Austin health authority says COVID-19 conditions are improving, but masks remain vital

Photo of Mark Escott in front of a mic
Austin-Travis County Health interim Authority Mark Escott says pandemic conditions are "moving in the right direction" as of April 27. (Jack Flagler/Community Impact Newspaper)

Austin-Travis County Health interim Authority Mark Escott says pandemic conditions are "moving in the right direction" as of April 27. (Jack Flagler/Community Impact Newspaper)

Officials from Austin Public Health said April 27 that coronavirus pandemic conditions in the Austin area are "moving in the right direction." Dr. Mark Escott, interim health authority for Austin and Travis County, told a joint session of Austin City Council and the Travis County Commissioners Court that the county's moving average for daily confirmed COVID-19 cases had been under 100 since April 22. Currently, the moving average of daily confirmed cases is 84.

"We're certainly pleased with a clear downward trend in terms of new cases," Escott said. "It looks like things are improving in terms of [hospital] admissions as well. We expect given the drop in cases as well as changes in positivity that this week will continue in a downward trend."

The Austin area's daily moving average for hospitalizations, a key factor in determining the community's stage of coronavirus-related risk, is currently 18.3. Escott said that on Sunday, April 25, local hospitals only reported seven daily admissions, the first occurrence of single-digit admissions since Oct. 5, prior to Travis County's most recent spike in cases.

If these trends continue, Escott said Austin and Travis County could be shifted down to Stage 2 risk status this week or next, a status that has not been attained since May 2020. Under Stage 2, residents would still be asked to continue using masks and social distancing, but would be given the green light to attend gatherings of up to 25 people. Under Stage 3, gatherings are limited to groups of 10. Currently, the threshold for Stage 2 is a moving average of 10 daily hospitalizations, but Escott said APH may move that threshold to 15 based on recent data.

As he has in the past, Escott emphasized the need for certain protective behaviors to persevere in order for the community's positive trends to continue. The Centers for Disease Control & Prevention released new guidance April 27 saying that fully vaccinated individuals were safe to engage in outdoor activities without masks, along with other loosened recommendations. Escott noted, however, that masks continue to be an important line of defense against the virus, particularly indoors, citing a new study published in the Proceedings of the National Academy of Sciences which identified airborne transmission as the largest source of exposure to COVID-19.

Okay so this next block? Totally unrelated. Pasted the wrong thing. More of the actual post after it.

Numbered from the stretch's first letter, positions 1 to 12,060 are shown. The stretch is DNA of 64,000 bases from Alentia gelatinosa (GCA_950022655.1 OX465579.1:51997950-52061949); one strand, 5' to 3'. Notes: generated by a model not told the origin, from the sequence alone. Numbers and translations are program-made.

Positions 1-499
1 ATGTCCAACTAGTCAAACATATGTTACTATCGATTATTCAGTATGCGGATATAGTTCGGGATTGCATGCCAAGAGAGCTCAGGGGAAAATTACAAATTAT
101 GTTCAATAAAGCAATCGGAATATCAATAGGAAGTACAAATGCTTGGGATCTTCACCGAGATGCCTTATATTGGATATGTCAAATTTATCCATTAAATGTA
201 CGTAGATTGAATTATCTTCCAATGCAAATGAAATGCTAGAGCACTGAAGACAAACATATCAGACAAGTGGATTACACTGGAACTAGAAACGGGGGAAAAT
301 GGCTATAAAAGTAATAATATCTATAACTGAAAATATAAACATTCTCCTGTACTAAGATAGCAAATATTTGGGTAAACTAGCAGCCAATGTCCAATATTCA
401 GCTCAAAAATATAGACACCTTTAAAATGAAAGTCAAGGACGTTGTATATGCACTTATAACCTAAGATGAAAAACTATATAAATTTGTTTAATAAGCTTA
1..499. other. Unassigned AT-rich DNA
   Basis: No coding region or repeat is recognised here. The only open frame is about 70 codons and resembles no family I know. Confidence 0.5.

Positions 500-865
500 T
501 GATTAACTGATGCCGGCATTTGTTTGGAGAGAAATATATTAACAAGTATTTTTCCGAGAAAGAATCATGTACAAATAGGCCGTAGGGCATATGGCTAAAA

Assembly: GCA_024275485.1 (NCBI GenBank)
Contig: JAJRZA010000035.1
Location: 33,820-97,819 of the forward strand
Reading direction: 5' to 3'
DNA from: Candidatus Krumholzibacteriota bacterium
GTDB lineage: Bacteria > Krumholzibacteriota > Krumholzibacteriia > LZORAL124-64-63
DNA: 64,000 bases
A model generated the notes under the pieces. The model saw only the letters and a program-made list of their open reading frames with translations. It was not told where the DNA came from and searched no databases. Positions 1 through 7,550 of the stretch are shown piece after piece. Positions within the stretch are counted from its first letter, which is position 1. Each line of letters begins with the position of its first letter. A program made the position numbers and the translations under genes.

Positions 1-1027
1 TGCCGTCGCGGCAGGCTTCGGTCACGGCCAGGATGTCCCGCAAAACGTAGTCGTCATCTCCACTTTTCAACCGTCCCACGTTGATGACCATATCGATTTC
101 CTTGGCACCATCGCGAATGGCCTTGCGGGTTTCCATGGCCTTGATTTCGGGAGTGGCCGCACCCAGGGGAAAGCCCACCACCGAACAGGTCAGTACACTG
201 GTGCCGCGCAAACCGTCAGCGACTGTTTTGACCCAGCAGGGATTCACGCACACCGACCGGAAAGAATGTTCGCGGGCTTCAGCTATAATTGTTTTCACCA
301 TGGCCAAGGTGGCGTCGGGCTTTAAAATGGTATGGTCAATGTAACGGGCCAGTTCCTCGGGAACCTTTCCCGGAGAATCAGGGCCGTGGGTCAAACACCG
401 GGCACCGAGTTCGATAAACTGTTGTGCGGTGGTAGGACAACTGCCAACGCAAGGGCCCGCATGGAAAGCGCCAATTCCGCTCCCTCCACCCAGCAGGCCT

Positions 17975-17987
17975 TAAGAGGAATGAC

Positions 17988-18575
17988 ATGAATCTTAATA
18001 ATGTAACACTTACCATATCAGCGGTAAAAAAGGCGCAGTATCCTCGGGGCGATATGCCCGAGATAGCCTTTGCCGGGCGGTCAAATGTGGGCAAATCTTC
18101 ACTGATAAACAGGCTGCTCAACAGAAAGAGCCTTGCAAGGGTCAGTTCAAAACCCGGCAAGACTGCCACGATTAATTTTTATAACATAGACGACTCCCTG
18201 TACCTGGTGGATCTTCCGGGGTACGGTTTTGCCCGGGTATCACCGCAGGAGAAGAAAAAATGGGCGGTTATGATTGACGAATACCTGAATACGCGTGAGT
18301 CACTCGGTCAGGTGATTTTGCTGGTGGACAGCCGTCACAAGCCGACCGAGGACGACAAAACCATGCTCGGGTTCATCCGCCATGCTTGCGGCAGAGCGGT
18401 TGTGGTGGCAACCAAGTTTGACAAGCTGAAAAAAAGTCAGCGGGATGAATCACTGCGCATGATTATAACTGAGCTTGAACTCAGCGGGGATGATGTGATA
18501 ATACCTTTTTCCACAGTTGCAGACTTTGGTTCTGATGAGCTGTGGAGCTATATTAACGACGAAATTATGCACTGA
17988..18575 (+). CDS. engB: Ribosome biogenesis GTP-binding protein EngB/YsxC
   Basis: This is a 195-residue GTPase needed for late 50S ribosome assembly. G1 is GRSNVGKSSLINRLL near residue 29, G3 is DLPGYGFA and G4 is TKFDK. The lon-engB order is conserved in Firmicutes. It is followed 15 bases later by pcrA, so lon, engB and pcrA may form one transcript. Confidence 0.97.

In particular, Escott said he was concerned about activities among young adults in the 20-29 age group, which often has heightened public interactions and opportunities to transmit the virus.

"We know that those groups are less excited about getting vaccinated because they perceive the decreased risk of hospitalization and death," he said. "It's essential that they get vaccinated, because they will see an impact from COVID-19. We will continue to see hospitalizations, and we certainly have the potential to experience deaths in that age group."

Children under the age of 16 are still unable to receive coronavirus vaccines, making them another group of concern: among high school students, the COVID-19 positivity rate was 8.1% in the past week, compared to 3.9% in the general Austin-Travis County population. Transmissions for that age group continue to be mostly isolated to extracurricular activities where masking and distancing are not observed, Escott said. With that in mind, Austin Public Health will release health guidance for graduation ceremonies and summer camps this week.
By Olivia Aldridge
Olivia is the reporter for Community Impact's Central Austin edition. A graduate of Presbyterian College in upstate South Carolina, Olivia was a reporter and producer at South Carolina Public Radio before joining Community Impact in Austin.


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